NEW YORK: A Sikh student bullied in an Atlanta (Georgia) school was called “Osama,” a “terrorist,” and “curryhead.” He was told by fellow students that he carried a “bomb on his head,” and should “go back to your country.”
His harassment continued even after an advocacy called Sikh Coalition warned the school system of legal action. Finally, the advocacy group knocked at the doors of the US Department of Justice.
Having investigated and found that the Sikh student – who cannot be named – had been tormented over a period of time, the US Department of Justice has now forced the DeKalb County School District – under which the Sikh boy’s school falls – to give an undertaking tin a settlement agreement to put in place measures to ensure the safety of the Sikh student.
Under the settlement announced Friday by the Department of Justice, the School District will immediately implement a safety plan to ensure that the student is safe at middle school and at high school. The safety plan will remain in effect until the end of the 2014-2015 school year,
The School District will also make available a Punjabi interpreter for the student’s parents and ensure all essential written documents are translated into Punjabi if requested.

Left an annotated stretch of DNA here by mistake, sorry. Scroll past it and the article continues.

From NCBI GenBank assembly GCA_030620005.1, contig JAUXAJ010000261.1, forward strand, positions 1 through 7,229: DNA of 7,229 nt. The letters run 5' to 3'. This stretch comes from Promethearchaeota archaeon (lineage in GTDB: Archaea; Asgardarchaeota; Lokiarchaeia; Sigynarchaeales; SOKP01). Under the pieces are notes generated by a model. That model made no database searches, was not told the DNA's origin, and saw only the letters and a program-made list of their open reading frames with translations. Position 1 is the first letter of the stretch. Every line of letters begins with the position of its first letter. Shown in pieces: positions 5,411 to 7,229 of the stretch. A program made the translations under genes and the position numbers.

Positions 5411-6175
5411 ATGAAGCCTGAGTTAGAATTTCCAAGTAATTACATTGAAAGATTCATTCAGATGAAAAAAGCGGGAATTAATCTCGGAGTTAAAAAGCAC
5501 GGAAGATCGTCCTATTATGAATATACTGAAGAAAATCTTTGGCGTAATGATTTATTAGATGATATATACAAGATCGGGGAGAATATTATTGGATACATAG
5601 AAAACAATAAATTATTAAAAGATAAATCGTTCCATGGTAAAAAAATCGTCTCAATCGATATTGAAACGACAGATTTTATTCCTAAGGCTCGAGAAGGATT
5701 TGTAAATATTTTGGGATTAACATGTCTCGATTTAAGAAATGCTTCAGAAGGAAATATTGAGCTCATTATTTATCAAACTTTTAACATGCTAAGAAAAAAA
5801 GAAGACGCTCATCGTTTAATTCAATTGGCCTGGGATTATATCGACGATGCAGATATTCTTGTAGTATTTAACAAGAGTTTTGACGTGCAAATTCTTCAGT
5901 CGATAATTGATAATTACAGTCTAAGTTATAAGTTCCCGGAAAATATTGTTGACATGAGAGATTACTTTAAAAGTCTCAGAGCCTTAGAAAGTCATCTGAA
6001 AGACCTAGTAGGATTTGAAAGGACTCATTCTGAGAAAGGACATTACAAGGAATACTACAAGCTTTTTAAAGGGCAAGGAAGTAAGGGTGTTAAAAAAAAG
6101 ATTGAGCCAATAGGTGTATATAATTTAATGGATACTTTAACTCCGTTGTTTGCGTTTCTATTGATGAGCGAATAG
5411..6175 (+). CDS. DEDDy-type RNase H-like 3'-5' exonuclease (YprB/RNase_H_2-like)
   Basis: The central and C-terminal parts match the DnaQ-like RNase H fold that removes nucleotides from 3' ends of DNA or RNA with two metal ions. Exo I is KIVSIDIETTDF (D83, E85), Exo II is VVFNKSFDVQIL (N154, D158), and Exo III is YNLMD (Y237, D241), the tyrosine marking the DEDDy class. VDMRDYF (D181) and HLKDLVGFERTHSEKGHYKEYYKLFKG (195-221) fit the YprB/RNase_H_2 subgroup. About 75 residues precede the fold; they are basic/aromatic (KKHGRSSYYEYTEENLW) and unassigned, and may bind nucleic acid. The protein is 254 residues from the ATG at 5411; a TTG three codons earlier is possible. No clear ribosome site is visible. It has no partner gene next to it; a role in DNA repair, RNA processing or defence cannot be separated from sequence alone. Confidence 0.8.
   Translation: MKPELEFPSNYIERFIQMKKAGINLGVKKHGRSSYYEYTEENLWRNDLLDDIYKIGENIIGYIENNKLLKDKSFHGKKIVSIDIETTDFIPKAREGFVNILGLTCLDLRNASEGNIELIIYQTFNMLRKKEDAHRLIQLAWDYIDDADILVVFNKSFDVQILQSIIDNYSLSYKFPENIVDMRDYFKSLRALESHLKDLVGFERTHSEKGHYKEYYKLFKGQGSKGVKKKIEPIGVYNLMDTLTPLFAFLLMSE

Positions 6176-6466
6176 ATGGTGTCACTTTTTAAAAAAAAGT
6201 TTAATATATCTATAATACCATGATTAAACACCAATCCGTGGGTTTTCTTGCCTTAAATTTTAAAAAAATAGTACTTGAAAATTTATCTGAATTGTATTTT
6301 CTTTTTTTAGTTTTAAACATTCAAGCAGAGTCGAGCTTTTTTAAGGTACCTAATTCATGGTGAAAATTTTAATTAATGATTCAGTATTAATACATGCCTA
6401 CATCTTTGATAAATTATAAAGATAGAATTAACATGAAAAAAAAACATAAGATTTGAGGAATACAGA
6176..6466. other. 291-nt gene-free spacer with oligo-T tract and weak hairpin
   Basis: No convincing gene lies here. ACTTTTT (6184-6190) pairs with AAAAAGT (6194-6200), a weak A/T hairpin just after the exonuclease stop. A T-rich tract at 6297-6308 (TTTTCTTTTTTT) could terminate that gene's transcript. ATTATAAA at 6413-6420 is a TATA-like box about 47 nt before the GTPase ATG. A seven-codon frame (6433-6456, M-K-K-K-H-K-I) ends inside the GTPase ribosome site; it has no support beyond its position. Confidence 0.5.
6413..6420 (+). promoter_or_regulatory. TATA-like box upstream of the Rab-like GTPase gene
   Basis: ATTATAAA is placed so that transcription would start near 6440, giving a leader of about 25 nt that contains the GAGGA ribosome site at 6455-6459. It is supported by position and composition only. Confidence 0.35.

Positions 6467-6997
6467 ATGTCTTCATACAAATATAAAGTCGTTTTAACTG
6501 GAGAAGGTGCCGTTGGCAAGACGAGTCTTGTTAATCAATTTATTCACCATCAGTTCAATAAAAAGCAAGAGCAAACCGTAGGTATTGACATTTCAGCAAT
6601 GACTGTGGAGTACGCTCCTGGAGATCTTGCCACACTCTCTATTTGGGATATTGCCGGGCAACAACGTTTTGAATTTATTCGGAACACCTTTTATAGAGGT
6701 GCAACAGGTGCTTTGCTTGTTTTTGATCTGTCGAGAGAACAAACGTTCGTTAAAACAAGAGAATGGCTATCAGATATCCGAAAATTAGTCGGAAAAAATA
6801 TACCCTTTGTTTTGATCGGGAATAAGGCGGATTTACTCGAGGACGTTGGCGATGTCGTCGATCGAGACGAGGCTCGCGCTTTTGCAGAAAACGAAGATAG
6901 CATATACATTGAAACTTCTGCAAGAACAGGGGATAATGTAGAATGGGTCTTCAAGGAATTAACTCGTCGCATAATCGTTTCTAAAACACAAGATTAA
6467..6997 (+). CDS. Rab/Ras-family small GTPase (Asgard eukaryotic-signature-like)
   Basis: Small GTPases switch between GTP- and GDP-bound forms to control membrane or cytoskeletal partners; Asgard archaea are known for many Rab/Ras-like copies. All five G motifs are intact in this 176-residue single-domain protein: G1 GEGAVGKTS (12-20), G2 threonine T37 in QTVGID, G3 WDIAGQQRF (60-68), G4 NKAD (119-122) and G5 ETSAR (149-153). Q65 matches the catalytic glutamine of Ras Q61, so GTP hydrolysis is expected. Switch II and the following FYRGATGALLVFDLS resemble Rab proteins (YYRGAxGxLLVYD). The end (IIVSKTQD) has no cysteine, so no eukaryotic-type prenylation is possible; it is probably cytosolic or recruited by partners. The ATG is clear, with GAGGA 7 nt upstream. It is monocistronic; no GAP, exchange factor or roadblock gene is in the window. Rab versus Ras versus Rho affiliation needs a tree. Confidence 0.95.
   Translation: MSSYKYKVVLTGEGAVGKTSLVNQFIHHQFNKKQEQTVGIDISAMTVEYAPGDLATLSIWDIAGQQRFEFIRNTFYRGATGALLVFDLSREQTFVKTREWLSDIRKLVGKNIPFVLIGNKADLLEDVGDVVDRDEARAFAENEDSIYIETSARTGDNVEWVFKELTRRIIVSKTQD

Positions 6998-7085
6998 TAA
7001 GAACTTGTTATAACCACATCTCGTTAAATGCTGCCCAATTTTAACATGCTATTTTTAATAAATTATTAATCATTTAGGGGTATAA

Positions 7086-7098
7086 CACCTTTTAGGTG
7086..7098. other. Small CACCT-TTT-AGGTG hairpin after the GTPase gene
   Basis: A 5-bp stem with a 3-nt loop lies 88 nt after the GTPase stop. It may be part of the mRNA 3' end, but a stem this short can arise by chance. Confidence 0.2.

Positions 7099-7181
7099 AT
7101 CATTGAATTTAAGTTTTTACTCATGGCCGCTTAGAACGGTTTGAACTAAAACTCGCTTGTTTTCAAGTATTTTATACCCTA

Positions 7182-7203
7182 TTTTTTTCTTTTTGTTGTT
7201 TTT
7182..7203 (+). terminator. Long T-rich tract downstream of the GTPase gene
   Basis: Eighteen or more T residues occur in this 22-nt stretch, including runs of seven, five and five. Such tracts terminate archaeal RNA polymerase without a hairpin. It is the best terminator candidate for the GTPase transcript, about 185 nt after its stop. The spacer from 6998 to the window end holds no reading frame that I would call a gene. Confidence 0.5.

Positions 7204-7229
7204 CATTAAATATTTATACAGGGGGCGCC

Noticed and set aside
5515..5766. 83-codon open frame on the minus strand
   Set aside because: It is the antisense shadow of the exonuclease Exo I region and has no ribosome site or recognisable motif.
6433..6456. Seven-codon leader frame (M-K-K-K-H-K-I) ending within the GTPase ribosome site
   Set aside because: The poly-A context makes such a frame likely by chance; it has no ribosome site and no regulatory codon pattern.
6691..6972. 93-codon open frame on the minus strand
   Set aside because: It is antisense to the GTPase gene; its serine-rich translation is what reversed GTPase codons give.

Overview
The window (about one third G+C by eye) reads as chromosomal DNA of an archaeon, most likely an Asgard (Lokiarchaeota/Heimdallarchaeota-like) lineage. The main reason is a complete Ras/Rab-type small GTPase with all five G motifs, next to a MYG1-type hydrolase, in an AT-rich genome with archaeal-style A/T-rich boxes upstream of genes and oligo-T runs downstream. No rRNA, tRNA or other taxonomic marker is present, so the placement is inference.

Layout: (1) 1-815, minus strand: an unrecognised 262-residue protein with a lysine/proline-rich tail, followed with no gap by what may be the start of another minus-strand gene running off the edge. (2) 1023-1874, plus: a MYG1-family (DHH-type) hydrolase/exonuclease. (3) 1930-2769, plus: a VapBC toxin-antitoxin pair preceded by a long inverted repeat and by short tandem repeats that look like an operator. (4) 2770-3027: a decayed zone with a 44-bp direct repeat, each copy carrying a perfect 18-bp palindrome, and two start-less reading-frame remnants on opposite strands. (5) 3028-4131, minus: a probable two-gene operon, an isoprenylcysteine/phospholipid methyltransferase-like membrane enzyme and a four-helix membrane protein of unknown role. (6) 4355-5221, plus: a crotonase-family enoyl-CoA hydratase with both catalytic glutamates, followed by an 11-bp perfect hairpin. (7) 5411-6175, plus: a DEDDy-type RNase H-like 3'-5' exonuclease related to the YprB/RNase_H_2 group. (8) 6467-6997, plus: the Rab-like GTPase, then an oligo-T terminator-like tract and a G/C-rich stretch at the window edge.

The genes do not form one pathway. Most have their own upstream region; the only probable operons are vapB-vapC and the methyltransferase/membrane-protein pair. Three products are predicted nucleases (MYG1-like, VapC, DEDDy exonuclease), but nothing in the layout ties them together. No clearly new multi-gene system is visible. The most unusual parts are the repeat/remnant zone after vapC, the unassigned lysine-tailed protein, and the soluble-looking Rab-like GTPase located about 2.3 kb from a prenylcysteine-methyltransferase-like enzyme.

Further, the School District, working with a consultant mutually agreed upon by the Department of Justice, must develop and implement mandatory age-appropriate anti-harassment training for all students and staff who interact with students at the middle school and high school. The training must include a discussion on the root causes of religious and national origin harassment and harms, including post-9/11 backlash and the perpetuation of negative stereotypes impacting the Sikh, Muslim, Arab-American, and South Asian communities.
The Department of Justice said it is also investigating whether the district’s anti-harassment policies meet federal standards, whether its policies are consistently implemented, and whether employees are adequately trained to implement those policies.